Australia will not allow the electricity network in its most populous state to be sold to Chinese and Hong Kong bidders, Treasurer Scott Morrison said Thursday, citing national security concerns.
The decision came just months after the government introduced tougher rules for the sale of major Australian state-owned infrastructure to private foreign investors after concerns about a 99-year lease for the Port of Darwin to China’s Landbridge Group.
Canberra also recently knocked back the sale of the country’s biggest private landowner, cattle firm S. Kidman and Co., to a Chinese-led consortium, citing national interest.
China’s State Grid Corp and Hong Kong’s Cheung Kong Infrastructure Holdings had bid for the 99-year lease of the nation’s largest electricity network, Ausgrid, with the sale expected to raise more than Aus$10 billion (US$7.7 billion) for the New South Wales state government according to some estimates.
But Morrison said he told the bidders their proposals to secure a 50.4 percent stake in Ausgrid, which supplies power to more than 1.6 million homes and businesses, were “contrary to the national interest”.
“Ausgrid’s footprint includes critical power and communication services that Ausgrid provides,” Morrison told reporters in Brisbane.
“The national security concerns are not country-specific and relate to the transaction structure and the nature of the assets.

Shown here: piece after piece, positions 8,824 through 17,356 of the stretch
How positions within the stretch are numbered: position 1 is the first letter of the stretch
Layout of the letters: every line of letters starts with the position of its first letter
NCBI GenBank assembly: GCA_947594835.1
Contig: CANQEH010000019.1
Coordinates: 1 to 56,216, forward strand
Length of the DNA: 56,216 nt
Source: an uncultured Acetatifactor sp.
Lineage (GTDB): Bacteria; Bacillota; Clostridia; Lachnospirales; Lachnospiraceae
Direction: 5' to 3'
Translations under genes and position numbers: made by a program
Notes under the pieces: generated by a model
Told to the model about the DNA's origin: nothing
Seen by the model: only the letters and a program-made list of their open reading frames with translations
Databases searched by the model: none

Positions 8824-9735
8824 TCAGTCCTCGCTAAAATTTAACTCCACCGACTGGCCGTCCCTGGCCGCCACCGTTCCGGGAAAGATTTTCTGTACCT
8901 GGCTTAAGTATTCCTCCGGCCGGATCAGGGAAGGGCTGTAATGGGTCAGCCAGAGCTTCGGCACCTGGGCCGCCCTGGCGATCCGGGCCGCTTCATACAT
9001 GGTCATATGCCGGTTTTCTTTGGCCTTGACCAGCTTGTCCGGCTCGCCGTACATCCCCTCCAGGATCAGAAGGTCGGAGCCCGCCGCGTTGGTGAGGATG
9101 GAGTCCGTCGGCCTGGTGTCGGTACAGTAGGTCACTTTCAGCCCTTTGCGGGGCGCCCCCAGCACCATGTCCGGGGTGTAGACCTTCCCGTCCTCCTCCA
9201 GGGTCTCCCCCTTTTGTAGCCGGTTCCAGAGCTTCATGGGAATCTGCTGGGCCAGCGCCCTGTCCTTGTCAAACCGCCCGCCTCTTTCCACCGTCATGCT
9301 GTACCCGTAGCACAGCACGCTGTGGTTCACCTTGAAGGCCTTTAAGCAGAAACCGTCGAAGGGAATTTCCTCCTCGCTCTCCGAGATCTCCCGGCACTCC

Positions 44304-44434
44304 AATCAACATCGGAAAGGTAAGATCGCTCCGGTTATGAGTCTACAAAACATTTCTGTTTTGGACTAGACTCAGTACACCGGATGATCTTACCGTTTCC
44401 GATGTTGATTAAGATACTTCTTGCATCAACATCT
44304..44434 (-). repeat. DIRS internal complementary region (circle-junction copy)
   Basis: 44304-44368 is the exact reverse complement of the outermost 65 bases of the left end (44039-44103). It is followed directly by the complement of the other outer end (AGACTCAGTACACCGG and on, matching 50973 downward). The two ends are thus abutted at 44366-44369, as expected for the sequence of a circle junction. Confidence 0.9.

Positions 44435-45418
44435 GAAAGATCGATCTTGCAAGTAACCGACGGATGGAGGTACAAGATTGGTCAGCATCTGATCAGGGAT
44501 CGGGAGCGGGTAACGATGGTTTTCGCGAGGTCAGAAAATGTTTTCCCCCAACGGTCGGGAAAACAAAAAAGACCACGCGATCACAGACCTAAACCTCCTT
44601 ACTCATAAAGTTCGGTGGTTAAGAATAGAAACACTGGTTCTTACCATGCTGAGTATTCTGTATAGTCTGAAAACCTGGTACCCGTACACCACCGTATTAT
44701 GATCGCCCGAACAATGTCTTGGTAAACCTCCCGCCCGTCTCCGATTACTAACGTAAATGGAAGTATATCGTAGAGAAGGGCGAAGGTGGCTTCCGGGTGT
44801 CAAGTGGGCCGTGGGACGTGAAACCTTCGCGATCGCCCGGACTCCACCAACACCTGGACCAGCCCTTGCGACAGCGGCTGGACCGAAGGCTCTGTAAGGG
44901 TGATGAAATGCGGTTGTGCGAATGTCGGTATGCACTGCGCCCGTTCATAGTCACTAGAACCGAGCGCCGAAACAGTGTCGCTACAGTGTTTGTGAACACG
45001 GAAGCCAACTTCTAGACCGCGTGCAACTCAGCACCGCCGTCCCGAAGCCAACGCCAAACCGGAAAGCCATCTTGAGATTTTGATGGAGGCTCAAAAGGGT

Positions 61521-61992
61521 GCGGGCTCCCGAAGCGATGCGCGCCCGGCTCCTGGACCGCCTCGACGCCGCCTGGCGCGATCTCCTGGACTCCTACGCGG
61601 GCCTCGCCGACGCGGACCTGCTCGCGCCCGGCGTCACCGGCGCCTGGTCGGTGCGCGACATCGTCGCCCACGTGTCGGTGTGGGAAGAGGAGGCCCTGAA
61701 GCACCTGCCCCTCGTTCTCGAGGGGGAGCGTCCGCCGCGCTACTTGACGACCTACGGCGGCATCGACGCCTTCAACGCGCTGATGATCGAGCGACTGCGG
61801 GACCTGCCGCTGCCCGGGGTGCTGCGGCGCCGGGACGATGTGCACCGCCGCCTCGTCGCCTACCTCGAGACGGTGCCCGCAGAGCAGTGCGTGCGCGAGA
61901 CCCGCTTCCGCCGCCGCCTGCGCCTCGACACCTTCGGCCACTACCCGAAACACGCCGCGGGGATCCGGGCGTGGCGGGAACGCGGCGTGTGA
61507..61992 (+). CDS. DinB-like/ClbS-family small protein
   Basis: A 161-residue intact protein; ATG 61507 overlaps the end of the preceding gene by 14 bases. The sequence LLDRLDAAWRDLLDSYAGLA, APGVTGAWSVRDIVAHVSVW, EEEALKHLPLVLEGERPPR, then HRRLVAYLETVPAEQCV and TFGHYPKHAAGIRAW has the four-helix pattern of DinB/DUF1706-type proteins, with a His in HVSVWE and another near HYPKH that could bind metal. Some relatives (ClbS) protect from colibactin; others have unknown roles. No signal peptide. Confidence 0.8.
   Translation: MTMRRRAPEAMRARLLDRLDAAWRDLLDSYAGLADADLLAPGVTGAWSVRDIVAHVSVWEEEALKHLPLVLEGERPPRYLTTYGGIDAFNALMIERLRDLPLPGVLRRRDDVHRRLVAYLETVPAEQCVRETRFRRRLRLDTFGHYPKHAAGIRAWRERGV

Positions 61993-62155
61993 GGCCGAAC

“At this stage, the government has not identified mitigations that would appropriately address these concerns.”
South Australia state’s power grid is 51 percent owned by Hong Kong billionaire Li Ka-shing’s Cheung Kong Infrastructure Holdings and Power Assets Holdings.
State Grid Corp also has investments in energy infrastructure in the Australian Capital Territory, Queensland, South Australia and Victoria.
But Morrison said there were national security concerns about NSW’s power assets, without giving details about what the concerns were.
Despite Canberra’s decision, the Treasurer added that his government continued to welcome foreign investment, saying some Aus$160 billion in sales were approved in 2013-14.
“We will continue to actively engage with the rest of the world, because foreign investment capital is important to Australian jobs,” he said.
The two bidders have one week to appeal.
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